“When we own portions of outstanding businesses with outstanding managements, our favorite holding period is forever.”
— Warren Buffett
The above quote from Warren Buffett is timeless, and brings into focus the choice about time horizon that any investor should think about before buying a stock they are considering. Behind every stock is an actual business; what will that business look like over a two-decade period?
Today, let’s look backwards in time to 2001, and take a look at what happened to investors who asked that very question about Verizon Communications Inc (NYSE: VZ), by taking a look at the investment outcome over a two-decade holding period.
|Average annual return:||5.34%|
The above analysis shows the two-decade investment result worked out well, with an annualized rate of return of 5.34%. This would have turned a $10K investment made 20 years ago into $28,317.31 today (as of 07/14/2021). On a total return basis, that’s a result of 183.12% (something to think about: how might VZ shares perform over the next 20 years?). [These numbers were computed with the Dividend Channel DRIP Returns Calculator.]
Notice that Verizon Communications Inc paid investors a total of $38.33/share in dividends over the 20 holding period, marking a second component of the total return beyond share price change alone. Much like watering a tree, reinvesting dividends can help an investment to grow over time — for the above calculations we assume dividend reinvestment (and for this exercise the closing price on ex-date is used for the reinvestment of a given dividend).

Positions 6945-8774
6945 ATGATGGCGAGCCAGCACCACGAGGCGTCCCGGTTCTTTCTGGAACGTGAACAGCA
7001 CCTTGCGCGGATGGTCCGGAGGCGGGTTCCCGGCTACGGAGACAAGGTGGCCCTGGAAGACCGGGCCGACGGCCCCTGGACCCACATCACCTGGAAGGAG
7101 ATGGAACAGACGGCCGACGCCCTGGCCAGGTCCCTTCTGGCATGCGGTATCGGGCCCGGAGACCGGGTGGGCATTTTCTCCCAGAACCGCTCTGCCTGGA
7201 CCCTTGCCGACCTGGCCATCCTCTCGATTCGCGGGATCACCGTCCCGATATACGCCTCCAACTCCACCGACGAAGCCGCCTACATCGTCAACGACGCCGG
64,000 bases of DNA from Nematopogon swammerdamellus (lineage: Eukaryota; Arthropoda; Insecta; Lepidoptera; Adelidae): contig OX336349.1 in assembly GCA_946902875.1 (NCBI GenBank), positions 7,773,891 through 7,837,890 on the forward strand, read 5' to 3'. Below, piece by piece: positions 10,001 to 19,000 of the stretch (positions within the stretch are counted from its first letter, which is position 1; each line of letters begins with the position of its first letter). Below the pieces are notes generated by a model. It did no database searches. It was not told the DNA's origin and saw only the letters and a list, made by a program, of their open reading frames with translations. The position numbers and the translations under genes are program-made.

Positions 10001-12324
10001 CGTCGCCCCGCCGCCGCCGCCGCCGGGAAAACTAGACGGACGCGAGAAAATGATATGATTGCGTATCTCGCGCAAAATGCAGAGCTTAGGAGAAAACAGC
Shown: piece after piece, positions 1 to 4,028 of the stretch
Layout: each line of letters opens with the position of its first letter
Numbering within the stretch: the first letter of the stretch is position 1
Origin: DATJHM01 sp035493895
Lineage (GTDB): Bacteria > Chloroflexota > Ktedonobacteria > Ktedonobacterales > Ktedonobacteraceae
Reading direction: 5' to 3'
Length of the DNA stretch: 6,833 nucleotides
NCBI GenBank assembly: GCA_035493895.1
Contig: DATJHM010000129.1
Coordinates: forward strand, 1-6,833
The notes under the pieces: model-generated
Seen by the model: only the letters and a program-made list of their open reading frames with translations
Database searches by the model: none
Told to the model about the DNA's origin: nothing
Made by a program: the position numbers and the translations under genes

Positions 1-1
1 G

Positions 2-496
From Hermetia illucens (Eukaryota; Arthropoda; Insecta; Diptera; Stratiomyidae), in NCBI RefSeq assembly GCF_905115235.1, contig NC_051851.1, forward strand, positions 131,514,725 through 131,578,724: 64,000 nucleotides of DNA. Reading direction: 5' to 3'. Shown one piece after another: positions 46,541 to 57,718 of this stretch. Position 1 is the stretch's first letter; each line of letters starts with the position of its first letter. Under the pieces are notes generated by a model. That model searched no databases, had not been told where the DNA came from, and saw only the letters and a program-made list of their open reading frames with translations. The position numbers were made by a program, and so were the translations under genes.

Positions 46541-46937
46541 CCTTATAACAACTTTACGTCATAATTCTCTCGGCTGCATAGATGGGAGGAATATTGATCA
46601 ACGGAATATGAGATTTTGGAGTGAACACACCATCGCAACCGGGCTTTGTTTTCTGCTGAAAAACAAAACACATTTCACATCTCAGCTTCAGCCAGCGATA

Based upon the most recent annualized dividend rate of 2.51/share, we calculate that VZ has a current yield of approximately 4.46%. Another interesting datapoint we can examine is ‘yield on cost’ — in other words, we can express the current annualized dividend of 2.51 against the original $50.28/share purchase price. This works out to a yield on cost of 8.87%.
One more investment quote to leave you with:
“If you’re prepared to invest in a company, then you ought to be able to explain why in simple language that a fifth grader could understand, and quickly enough so the fifth grader won’t get bored.” — Peter Lynch